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11 April 2016

Did the Cameron family avoid inheritance tax?

A little two-step takes the Prime Minister into the realm of meaningful tax avoidance. 

By jolyon Maugham

To avoid tax you have to do a thing which cuts your tax bill.

Fail to do that thing and your tax bill is higher. But do it and you’ve avoided tax compared with an alternative world – economists call it a counterfactual but you and I would call it an overdraft – in which your tax bill is higher.

If this all seems a bit, well, metaphysical, it shouldn’t.

When Ian Cameron died, David Cameron received £300,000 in his will. That’s just below the maximum amount you could, at the time, pass on free of inheritance tax. Most or all of the rest went to David’s mother and, because she was Ian’s wife, it went tax free. She promptly gifted the Prime Minister a further £200,000 by way of what Downing Street is describing as an equalisation payment (a payment to ‘equalise’ the money that the children received from their father).

That’s the real world. If she survives the gift by seven years that will save £70,000 compared with an alternative world in which the money went straight from Ian to David.

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The mere fact of making gifts whilst you’re alive can – if you’re wealthy at least, because only a very few people are rich enough to pay inheritance tax – avoid inheritance tax. But I wouldn’t describe it, without more, as meaningful tax avoidance. It’s a rule that the statutory draftsman has created and you’re using it as she intended.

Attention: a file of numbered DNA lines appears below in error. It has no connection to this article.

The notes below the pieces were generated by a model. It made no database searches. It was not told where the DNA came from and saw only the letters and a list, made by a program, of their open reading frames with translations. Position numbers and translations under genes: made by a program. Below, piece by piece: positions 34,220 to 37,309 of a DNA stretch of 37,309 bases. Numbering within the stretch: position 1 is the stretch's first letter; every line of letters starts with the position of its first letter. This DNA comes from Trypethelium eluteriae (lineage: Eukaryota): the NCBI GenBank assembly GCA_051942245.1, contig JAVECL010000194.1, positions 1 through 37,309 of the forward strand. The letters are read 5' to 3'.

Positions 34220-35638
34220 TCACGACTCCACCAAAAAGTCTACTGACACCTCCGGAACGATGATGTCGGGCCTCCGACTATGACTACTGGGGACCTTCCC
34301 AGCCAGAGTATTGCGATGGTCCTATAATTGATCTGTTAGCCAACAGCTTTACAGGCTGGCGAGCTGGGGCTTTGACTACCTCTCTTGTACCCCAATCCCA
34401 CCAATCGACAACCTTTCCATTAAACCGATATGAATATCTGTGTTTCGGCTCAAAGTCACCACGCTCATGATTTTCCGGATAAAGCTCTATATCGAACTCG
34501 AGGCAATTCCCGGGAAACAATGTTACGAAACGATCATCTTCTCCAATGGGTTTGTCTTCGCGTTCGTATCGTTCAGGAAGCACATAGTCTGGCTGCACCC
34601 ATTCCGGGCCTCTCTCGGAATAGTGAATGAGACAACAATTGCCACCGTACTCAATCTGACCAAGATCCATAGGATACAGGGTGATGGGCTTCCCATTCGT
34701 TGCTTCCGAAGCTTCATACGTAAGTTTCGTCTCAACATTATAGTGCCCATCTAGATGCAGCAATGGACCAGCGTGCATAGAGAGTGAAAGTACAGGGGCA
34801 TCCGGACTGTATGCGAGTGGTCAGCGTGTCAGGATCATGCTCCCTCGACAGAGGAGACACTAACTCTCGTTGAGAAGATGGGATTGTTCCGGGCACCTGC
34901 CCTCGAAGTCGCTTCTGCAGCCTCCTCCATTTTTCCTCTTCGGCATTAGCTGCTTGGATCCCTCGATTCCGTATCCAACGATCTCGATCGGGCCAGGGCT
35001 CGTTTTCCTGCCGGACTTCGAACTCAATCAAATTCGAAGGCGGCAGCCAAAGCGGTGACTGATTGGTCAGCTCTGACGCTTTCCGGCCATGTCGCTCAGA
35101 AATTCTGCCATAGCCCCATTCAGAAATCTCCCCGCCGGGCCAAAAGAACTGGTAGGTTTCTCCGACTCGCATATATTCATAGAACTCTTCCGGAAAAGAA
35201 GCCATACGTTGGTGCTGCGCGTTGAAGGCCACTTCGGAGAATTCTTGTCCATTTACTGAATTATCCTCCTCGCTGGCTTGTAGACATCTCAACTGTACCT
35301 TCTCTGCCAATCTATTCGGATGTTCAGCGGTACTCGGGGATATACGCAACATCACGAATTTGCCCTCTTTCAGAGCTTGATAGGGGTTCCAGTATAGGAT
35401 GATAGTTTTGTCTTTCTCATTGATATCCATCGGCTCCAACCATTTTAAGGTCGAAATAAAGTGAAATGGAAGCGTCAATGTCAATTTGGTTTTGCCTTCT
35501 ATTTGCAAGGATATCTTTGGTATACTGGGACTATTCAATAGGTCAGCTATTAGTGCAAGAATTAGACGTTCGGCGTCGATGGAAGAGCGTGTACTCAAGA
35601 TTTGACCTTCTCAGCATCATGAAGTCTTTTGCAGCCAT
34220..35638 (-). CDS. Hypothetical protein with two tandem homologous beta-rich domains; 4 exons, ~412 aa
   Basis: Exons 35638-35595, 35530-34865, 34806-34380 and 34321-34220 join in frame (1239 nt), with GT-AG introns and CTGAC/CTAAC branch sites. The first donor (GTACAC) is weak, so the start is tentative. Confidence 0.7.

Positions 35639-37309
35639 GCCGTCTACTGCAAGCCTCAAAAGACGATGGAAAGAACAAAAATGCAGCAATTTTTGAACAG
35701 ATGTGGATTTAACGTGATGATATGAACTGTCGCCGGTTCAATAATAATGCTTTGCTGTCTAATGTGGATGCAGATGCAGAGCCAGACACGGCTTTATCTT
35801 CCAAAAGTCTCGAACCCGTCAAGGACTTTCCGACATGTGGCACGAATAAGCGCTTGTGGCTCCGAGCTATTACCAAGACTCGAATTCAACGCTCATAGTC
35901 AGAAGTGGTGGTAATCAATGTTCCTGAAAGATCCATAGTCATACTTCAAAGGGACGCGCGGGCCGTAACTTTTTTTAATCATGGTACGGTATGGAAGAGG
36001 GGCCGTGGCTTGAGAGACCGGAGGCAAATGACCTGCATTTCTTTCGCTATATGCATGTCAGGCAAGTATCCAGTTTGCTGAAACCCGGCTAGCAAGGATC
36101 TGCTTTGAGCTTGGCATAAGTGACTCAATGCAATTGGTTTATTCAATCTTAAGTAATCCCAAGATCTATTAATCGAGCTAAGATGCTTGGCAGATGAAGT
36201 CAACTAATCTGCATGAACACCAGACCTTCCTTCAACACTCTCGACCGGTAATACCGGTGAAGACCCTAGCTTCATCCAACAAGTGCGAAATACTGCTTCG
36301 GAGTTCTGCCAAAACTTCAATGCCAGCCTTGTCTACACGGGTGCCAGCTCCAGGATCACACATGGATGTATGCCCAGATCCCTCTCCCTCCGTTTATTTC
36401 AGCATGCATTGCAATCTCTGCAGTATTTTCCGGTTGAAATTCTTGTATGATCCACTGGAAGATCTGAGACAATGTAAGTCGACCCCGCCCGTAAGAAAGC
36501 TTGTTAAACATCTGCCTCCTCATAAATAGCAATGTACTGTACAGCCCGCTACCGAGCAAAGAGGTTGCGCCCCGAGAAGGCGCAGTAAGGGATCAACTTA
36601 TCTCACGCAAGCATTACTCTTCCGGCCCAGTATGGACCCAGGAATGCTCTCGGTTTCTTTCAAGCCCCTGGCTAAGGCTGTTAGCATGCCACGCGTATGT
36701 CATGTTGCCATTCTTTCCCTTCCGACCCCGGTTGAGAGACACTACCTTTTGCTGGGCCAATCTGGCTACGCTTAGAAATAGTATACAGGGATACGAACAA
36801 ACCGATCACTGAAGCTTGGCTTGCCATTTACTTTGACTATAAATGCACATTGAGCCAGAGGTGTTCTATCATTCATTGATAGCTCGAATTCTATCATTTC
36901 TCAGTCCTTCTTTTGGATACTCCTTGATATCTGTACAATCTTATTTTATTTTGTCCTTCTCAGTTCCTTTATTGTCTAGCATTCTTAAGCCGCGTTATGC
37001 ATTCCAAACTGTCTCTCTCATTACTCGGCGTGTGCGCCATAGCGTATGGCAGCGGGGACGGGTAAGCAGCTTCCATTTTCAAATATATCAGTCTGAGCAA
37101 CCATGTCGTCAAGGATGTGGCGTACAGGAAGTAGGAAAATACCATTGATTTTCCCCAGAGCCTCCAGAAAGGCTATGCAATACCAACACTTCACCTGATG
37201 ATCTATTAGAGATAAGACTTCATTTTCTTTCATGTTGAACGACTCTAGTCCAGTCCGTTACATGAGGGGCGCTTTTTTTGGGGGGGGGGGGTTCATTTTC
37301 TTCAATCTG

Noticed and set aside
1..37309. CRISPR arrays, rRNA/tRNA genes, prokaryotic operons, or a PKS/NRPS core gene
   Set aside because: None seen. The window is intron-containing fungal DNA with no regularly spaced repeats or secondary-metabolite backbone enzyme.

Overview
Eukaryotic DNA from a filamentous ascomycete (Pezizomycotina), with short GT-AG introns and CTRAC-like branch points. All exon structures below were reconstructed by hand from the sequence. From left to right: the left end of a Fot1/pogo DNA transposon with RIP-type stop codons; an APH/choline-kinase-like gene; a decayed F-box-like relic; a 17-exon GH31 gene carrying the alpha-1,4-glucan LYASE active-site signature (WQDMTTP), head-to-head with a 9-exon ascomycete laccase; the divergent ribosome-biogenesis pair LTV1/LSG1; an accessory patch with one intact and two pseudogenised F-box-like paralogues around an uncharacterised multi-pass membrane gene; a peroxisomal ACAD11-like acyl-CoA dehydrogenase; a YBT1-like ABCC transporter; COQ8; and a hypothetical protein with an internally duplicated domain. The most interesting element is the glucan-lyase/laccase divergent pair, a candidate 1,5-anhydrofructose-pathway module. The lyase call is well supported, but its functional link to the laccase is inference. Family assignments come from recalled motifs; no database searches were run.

But what takes this little two-step into the realm of meaningful tax avoidance is that it would have been known before Ian’s death what sum David needed to get in Ian’s will to ensure he received the same amount from his father as his siblings.

The natural thing to do – and so to me the appropriate ‘counterfactual’ to what actually happened – would have been for Ian to make the gift in his will. But instead Ian gave him a sum of such a size that there would be no inheritance tax to pay. And then David’s mother gave him a little bit more in such a way that, if she outlived the gift by seven years, there would have been no inheritance tax to pay.

Compare that counterfactual to what actually happened and there’s a £70,000 inheritance tax saving.

I think this is, in a meaningful sense, tax avoidance.

This article was originally posted at Jolyon Maugham’s blog, waitingfortax.com. It is republished here with permission.